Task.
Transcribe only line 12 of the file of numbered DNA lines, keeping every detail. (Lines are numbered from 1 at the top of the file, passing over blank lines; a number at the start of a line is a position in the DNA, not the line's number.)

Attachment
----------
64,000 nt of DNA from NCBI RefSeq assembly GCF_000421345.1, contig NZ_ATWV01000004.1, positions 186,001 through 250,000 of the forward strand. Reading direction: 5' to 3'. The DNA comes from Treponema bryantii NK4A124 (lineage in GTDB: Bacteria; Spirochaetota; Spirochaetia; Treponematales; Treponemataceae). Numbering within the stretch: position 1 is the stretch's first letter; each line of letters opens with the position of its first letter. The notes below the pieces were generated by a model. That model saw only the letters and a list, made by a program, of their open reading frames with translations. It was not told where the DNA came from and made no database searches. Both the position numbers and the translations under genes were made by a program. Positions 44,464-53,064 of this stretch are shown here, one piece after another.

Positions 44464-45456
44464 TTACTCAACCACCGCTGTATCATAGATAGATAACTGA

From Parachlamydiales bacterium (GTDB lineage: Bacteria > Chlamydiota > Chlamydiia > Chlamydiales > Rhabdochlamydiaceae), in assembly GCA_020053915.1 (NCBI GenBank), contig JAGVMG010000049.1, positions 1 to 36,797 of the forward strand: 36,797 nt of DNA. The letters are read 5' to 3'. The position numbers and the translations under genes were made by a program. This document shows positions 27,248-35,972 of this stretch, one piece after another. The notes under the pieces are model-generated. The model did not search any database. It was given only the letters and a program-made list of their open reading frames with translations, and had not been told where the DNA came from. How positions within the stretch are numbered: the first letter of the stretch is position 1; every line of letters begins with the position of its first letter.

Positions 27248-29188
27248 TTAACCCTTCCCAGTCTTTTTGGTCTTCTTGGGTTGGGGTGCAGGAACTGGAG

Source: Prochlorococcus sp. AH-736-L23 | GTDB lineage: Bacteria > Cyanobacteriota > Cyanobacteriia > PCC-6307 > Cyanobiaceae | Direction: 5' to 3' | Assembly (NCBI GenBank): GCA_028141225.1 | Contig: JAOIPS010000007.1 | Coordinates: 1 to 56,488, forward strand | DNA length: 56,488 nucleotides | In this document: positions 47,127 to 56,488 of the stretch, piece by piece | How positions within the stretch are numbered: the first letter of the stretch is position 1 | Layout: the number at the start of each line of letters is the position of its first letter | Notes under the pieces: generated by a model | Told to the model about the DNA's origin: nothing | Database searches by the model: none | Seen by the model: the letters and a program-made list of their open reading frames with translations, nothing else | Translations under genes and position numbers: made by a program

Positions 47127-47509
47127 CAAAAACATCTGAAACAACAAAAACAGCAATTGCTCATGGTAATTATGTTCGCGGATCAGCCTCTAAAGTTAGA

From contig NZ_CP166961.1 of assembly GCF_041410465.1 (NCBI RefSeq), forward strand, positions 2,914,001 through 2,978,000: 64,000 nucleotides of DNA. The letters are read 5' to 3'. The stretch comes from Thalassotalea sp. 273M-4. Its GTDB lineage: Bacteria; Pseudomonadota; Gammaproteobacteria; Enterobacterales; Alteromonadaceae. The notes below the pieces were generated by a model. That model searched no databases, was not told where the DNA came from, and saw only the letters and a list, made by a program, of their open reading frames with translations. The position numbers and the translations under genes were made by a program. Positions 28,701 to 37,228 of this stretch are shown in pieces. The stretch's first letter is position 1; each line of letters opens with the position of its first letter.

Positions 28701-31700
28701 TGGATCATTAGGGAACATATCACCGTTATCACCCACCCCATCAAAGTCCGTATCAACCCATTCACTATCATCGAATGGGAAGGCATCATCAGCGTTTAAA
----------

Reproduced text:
28701 TGGATCATTAGGGAACATATCACCGTTATCACCCACCCCATCAAAGTCCGTATCAACCCATTCACTATCATCGAATGGGAAGGCATCATCAGCGTTTAAA